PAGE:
It is difficult even to choose the adjective for the blank cold...The greenhouse never so badly needed paint...A fantastic effort has failed, a repetition in a repetitiousness of men and flies. Yet the absence of the imagination had itself to be imagined...Of a sort, silence of a rat come out to see, the great pond and its waste of the lilies, all this had to be imagined as an inevitable knowledge, required, as a necessity requires
Wallace Stevens, "The Plain Sense of Things"
Let me divide modern poetry int two classes, one that is modern in respect to what it says, the other that is modern in respect to form. The first kind is not interested primarily in form. The second is. The first kind is interested in form but it accepts a banality of form as incidental to its language. Its justification is that... while the value of the poem as a poem depends on expression, it depends primarily on what is expressed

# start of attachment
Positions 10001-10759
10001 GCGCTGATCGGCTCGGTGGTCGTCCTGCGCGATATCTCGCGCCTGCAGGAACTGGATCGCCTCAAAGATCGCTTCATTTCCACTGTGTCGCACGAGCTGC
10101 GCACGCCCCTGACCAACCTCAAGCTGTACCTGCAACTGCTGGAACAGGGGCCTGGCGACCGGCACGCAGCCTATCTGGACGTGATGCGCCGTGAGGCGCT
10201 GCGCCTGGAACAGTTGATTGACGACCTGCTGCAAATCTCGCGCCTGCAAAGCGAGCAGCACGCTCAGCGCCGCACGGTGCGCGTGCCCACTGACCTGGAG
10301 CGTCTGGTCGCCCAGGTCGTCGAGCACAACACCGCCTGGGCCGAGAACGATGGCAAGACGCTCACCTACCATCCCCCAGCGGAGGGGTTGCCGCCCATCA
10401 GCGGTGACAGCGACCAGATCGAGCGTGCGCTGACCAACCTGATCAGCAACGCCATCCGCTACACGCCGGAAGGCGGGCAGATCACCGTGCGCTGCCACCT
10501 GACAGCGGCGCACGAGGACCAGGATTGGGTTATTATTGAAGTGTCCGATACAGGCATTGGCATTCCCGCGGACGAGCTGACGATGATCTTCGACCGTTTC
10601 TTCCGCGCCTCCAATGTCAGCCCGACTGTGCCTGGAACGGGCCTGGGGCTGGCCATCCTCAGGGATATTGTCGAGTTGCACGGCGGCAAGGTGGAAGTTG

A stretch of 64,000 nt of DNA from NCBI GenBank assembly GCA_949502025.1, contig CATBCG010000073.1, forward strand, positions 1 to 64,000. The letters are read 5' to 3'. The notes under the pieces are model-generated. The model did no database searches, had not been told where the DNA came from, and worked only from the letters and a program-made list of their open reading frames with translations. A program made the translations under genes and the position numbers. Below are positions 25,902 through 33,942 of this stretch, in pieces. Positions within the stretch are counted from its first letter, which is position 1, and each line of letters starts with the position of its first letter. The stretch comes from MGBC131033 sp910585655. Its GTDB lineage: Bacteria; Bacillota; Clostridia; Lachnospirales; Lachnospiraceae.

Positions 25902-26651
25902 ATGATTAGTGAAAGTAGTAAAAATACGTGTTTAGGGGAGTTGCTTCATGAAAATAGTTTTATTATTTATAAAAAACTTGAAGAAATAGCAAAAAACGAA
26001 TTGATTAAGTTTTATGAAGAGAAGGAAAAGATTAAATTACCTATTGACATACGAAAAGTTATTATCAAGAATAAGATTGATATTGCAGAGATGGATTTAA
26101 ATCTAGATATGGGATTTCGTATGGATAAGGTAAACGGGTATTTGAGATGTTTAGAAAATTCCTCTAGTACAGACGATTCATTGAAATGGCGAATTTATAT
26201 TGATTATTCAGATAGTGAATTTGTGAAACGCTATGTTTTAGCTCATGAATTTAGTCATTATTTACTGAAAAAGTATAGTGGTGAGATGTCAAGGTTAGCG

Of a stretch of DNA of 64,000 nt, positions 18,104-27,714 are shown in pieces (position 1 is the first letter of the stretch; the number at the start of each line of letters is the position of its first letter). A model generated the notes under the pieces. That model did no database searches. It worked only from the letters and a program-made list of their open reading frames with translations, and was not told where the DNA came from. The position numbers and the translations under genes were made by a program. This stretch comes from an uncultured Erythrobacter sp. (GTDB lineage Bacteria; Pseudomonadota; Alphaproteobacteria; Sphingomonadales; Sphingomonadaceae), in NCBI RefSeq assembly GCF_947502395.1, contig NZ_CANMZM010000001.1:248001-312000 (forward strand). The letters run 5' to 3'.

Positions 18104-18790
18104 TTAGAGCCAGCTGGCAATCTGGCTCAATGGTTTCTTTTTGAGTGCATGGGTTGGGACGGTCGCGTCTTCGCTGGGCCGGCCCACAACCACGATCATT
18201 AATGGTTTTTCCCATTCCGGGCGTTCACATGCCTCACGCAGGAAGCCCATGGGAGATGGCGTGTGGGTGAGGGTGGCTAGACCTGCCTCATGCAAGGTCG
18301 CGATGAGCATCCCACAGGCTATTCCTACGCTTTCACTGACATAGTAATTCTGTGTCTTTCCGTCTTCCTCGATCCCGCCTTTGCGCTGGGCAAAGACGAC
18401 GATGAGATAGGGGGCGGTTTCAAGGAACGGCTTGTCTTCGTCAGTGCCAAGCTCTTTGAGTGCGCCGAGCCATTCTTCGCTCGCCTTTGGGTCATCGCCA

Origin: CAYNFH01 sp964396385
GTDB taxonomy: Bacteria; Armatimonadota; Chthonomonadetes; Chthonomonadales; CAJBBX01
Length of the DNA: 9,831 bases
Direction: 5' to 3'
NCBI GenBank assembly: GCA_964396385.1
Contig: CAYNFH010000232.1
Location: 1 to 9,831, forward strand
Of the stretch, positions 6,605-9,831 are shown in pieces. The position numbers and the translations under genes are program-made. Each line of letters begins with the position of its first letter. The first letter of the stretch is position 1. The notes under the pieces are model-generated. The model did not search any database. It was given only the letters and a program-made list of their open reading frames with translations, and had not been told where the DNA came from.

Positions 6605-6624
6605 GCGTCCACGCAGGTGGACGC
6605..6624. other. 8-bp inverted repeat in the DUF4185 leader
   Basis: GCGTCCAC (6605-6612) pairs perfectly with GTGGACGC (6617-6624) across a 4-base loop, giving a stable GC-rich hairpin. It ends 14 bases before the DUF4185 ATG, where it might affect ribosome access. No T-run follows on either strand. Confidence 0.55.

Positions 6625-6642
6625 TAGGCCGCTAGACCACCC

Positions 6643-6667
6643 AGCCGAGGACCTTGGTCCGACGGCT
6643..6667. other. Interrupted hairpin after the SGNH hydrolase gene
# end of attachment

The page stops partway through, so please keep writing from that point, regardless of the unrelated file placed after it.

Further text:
Wallace Stevens, "The Relations between poetry and painting"
The man bent over his guitar, a shears man of sorts. The day was green.
They said, "You have a blue guitar, you do not play things as they are."
The man replied, "Thing as they are are changed upon the blue guitar."
And they said then, "But play, you must, a tune beyond us, yet ourselves,
A tune upon the blue guitar Of things exactly as they are."
Wallace Stevens, "Man with the Blue Guitar"
These girls have written a distinctly national product, they have written something which would not have come out of any other country